The adaptation of a reflex response to the ongoing phase of locomotion in fish

Experimental Brain Research
S GrillnerP Wallén


The reflex response to stimulation of the tail fin has been studied in the swimming fish, by bilateral electromyographical (EMG) recordings in several segments along the body. The response varies with the phase of swimming. When the muscles on one side (segment) are active, a large response will occur on this side but no response on the contralateral side at the same level. When the other side becomes active an identical stimulus will cause an activation of this side but no response on the previously active side. When the movements were filmed a powerful mechanical effect was demonstrated with an augmentation of the ongoing movement, that would result in an instantaneous increase in speed. The stimulus causes in addition a shortening of the duration of the swimming cycle and its components. Most of the results were obtained on spinal dogfish, which also exhibits spontaneous locomotion after a spinal transection. Mainly electrical bipolar stimulation of the tail fin was used. Identical stimuli applied in different phases on an ongoing movement, thus give a reflex response that changes dramatically with the phase of the movement. This phase dependent reflex reversal is functionally meaningful; it is fast and due to spinal mechani...Continue Reading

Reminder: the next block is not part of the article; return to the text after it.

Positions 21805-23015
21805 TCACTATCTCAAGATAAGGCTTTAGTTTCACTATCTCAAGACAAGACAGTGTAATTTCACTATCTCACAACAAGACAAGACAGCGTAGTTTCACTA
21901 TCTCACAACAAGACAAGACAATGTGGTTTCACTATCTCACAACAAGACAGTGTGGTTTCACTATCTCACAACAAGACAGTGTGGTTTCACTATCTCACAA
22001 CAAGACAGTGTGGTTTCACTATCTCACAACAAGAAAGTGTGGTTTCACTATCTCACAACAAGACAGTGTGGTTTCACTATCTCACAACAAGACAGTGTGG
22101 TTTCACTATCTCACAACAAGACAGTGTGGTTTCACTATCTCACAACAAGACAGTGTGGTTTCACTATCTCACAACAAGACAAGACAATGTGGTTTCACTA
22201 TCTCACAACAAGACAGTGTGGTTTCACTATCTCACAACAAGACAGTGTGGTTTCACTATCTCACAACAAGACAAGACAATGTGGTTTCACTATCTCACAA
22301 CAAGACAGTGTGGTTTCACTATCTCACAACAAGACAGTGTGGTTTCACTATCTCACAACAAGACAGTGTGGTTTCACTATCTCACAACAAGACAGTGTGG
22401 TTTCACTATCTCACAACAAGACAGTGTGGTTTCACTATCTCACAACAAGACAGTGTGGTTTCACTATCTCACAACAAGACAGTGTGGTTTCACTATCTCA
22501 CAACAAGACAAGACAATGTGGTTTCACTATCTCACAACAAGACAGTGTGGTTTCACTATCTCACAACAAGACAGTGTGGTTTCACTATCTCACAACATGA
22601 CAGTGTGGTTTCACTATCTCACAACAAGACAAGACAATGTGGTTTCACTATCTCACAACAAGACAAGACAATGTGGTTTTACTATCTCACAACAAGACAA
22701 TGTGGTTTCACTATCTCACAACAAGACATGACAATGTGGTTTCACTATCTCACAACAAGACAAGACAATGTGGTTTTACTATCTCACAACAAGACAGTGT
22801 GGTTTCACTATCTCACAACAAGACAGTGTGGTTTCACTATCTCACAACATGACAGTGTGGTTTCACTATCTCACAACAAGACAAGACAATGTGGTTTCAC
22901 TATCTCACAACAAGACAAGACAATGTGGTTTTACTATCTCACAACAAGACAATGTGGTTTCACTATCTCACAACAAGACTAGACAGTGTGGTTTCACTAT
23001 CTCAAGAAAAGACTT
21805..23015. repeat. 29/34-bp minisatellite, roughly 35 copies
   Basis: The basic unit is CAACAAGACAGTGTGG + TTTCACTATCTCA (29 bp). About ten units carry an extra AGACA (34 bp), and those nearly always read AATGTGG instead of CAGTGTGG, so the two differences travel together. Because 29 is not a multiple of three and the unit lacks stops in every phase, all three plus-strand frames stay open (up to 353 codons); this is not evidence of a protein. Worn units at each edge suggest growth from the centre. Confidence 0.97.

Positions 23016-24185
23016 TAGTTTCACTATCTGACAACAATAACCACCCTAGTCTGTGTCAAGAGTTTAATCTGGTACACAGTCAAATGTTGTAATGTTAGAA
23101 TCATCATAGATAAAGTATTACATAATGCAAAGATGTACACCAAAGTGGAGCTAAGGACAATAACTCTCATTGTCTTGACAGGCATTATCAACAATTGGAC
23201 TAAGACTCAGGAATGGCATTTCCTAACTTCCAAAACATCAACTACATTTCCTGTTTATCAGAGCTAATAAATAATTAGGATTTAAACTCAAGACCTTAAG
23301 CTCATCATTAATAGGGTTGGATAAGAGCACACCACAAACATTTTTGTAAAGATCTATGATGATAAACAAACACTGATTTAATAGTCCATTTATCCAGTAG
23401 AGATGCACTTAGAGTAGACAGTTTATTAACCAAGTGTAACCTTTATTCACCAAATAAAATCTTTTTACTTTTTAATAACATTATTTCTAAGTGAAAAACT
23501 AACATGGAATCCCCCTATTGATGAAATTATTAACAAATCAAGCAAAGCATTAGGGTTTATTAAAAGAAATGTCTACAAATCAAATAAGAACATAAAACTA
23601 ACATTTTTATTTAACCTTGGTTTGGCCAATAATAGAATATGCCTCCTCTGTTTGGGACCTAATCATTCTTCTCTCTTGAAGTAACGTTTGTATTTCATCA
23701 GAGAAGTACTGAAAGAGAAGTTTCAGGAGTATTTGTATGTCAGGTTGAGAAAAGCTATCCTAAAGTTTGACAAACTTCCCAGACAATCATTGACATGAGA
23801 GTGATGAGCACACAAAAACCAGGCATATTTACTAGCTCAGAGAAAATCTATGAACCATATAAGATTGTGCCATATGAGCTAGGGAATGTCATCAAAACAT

Jan 1, 1991·The European Journal of Neuroscience·A El ManiraF Clarac
Apr 1, 1997·The European Journal of Neuroscience·A El ManiraS Grillner
Aug 1, 1984·Experimental Neurology·P Crenna, C Frigo
Nov 3, 2006·Journal of Neurophysiology·A KarayannidouTatiana G Deliagina
Jul 4, 2008·Journal of Neurophysiology·Ariane Ménard, S Grillner
Sep 19, 2003·Journal of Neurophysiology·Angela WenningRonald L Calabrese
Jun 15, 2006·Journal of Neurophysiology·Salma S IslamTatiana G Deliagina
Jan 28, 2005·Journal of Neurophysiology·Mark A Masino, Joseph R Fetcho
Dec 29, 2020·Journal of Neurophysiology·S Grillner

Related Concepts

Adaptation, Physiological
Potentials, Event-Related
Reflex Action

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